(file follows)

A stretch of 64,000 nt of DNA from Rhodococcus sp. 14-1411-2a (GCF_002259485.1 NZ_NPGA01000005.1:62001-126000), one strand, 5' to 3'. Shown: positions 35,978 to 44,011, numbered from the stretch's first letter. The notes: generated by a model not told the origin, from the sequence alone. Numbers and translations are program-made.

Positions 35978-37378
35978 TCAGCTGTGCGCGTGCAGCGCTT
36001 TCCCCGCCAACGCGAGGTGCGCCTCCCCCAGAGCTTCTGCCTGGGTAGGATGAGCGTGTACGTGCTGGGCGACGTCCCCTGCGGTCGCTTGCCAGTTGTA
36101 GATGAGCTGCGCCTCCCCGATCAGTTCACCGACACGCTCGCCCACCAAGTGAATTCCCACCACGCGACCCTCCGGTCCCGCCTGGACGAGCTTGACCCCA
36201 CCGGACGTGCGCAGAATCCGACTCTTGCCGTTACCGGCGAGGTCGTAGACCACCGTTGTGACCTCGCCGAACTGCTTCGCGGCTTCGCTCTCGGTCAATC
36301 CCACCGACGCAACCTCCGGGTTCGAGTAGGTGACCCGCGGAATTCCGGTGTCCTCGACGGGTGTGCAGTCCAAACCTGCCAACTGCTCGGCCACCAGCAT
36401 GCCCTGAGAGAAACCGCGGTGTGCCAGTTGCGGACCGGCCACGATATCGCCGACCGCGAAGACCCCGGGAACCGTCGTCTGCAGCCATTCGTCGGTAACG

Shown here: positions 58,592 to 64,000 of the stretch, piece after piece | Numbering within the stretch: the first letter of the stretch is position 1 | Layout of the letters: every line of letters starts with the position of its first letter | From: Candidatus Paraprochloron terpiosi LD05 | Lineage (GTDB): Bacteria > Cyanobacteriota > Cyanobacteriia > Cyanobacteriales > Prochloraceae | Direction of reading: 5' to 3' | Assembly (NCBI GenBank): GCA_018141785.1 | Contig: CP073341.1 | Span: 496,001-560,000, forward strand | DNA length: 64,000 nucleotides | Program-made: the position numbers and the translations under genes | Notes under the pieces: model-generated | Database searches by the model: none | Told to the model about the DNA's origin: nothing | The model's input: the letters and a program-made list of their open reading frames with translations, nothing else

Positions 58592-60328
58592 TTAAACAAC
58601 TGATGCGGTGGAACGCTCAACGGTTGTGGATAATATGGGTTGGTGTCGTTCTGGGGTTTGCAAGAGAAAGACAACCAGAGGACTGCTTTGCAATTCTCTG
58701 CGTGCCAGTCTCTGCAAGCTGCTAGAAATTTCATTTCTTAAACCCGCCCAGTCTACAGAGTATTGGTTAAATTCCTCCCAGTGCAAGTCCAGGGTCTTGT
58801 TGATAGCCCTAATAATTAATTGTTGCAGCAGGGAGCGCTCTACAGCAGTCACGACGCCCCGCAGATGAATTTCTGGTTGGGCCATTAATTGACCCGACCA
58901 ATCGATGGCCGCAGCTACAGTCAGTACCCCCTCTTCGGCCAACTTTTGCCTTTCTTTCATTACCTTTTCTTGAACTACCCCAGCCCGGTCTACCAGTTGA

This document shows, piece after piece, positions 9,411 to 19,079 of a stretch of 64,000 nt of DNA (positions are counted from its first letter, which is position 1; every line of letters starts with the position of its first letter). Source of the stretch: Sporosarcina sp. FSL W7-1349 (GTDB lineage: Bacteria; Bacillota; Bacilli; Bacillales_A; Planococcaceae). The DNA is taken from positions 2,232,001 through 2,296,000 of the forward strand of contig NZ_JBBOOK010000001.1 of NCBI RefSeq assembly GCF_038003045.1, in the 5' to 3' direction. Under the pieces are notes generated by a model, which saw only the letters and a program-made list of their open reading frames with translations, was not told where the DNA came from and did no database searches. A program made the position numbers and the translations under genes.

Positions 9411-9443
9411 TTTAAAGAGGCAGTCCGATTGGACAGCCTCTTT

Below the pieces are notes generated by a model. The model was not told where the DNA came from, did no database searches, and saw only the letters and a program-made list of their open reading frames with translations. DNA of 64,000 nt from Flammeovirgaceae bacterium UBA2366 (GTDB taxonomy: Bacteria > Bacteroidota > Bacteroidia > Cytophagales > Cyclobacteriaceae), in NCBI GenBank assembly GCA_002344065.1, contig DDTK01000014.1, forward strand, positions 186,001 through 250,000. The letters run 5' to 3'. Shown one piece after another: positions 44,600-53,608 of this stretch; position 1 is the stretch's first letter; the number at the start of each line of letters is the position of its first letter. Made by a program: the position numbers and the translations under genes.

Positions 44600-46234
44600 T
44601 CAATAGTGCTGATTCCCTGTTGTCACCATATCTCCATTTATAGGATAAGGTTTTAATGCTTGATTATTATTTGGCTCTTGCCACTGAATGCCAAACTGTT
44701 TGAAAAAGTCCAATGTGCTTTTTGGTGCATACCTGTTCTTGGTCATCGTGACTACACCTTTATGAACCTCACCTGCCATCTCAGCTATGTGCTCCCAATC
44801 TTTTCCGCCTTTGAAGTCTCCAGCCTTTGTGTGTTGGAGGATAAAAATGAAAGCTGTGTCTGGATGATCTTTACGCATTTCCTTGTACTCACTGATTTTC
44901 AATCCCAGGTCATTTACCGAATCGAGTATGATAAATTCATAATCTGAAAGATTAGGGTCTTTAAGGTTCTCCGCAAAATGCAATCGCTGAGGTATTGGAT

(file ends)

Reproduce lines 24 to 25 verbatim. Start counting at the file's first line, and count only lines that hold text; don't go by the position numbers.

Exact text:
44801 TTTTCCGCCTTTGAAGTCTCCAGCCTTTGTGTGTTGGAGGATAAAAATGAAAGCTGTGTCTGGATGATCTTTACGCATTTCCTTGTACTCACTGATTTTC
44901 AATCCCAGGTCATTTACCGAATCGAGTATGATAAATTCATAATCTGAAAGATTAGGGTCTTTAAGGTTCTCCGCAAAATGCAATCGCTGAGGTATTGGAT